“I’m really surprised how much better these cars look here than across the street [at the old Rosato warehouse],” Spain said.
In addition to the improved look of the cars, the entire deal gives Spain the security of knowing his collection, which took 20 years to compile, will not be broken up.
Spain has created a non-profit educational foundation that now owns the cars. The reason for this is, Spain said, so the collection will stay intact in Tupelo for good. Spain said he didn’t want to see his collection broken up the way the massive Harrah’s Museum collection was.
“Max and I went to the three auctions Holiday Inns conducted after they bought Harrah’s Museum,” Spain said. “You couldn’t put his collection back together with all the money in the world. That is not going to happen here. This is here now, and it will be here in perpetuity.”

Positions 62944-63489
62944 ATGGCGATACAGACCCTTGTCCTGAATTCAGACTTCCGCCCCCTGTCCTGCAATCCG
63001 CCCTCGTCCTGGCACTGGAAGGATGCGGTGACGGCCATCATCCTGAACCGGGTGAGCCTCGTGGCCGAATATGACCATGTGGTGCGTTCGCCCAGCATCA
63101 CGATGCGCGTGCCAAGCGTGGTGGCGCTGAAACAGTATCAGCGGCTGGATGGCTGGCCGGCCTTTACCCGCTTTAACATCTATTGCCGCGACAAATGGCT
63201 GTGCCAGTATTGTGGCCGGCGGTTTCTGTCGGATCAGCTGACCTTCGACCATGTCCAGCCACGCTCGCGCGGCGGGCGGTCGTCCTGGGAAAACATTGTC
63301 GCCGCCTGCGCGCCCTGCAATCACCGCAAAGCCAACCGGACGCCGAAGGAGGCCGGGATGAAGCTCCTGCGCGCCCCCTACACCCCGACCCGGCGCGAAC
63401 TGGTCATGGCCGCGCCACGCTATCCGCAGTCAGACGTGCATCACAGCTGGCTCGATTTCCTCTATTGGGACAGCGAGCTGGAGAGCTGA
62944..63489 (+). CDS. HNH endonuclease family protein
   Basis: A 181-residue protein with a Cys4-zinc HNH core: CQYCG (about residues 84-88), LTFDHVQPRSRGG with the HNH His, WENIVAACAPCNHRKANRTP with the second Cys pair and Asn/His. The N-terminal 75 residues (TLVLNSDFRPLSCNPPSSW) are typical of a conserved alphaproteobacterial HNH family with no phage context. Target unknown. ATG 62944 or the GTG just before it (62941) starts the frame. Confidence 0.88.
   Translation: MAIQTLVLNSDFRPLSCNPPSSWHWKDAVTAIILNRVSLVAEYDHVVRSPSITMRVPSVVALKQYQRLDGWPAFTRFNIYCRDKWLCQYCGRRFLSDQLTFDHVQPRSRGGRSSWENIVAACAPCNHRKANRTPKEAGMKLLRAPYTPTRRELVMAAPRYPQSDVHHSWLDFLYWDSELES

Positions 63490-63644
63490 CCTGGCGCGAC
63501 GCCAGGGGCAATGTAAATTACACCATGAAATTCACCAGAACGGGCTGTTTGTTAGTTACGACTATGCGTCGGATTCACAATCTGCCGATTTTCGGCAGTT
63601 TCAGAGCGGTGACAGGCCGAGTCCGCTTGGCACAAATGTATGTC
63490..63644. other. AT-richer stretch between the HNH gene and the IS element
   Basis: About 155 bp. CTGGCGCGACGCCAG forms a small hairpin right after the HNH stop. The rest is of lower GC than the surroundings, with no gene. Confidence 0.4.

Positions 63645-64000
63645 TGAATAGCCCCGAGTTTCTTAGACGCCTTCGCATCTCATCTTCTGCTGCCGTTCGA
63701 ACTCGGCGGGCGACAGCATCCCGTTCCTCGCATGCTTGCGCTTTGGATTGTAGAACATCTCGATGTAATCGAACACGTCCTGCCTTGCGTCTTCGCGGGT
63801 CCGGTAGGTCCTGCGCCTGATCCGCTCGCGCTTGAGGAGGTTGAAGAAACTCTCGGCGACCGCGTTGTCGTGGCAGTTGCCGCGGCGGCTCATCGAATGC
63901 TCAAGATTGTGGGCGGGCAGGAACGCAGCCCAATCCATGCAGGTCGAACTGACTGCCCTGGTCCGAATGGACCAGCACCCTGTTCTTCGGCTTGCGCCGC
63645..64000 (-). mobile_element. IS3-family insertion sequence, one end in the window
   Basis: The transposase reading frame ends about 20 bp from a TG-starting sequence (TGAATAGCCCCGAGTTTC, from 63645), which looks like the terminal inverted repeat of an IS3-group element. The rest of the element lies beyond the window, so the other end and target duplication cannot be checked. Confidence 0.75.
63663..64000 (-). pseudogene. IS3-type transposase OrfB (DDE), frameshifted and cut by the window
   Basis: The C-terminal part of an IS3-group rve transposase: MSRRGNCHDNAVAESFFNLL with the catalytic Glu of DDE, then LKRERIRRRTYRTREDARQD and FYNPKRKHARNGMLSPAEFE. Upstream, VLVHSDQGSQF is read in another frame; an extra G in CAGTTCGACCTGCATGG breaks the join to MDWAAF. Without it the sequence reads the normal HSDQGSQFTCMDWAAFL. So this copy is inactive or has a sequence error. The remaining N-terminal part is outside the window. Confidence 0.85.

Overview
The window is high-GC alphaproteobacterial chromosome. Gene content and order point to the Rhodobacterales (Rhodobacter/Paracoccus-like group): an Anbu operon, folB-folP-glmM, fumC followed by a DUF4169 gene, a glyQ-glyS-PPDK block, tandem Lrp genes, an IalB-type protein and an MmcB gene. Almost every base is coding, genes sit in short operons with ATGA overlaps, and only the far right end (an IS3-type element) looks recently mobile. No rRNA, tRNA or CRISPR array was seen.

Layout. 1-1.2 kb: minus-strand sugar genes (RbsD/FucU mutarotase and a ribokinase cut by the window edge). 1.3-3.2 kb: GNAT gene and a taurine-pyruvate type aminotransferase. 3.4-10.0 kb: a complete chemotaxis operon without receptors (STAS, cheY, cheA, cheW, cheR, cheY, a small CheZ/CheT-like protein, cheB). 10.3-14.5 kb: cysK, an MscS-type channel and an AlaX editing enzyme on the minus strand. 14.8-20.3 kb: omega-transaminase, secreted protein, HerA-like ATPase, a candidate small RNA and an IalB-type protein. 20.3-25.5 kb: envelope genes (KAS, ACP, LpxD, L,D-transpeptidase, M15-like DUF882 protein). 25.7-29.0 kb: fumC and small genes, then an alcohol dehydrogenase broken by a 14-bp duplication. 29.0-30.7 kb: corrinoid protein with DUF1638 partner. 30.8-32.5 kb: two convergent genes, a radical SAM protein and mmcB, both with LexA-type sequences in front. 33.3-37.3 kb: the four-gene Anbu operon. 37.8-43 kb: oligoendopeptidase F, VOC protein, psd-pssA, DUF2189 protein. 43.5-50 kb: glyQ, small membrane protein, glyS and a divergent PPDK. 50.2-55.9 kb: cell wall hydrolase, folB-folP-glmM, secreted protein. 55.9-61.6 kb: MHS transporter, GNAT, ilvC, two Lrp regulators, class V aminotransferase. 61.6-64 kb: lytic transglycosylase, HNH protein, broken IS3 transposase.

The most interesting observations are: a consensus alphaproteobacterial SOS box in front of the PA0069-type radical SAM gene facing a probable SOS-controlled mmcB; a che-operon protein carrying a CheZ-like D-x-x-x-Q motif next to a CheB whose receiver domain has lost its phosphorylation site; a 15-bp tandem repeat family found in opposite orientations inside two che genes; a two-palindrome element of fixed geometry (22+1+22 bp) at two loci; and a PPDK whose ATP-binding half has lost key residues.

The museum is located at 1 Otis Boulevard, across from BancorpSouth Center in Tupelo, near the intersection of U.S. Highway 45 and East Main Street. Of the 120,000 square feet of space inside, 75,000 square feet are dedicated to display space, while the remaining 45,000 square feet include restoration space, a souvenir shop and meeting rooms.
The museum’s entire cost, including the building, parking lot, and the restored automobiles, was $11,096,000. The collection of automobiles, which is more than half of the cost, is valued at more than $6 million.
Speaking of the automobiles, the collection consists of give or take 15 cars for each decade from which automobiles have been produced, through the 1980s.
“There’s a gap between 1940 and 1950,” Spain said. “We only have six or so cars for the simple reason that for four years during [World War II] there were none produced.”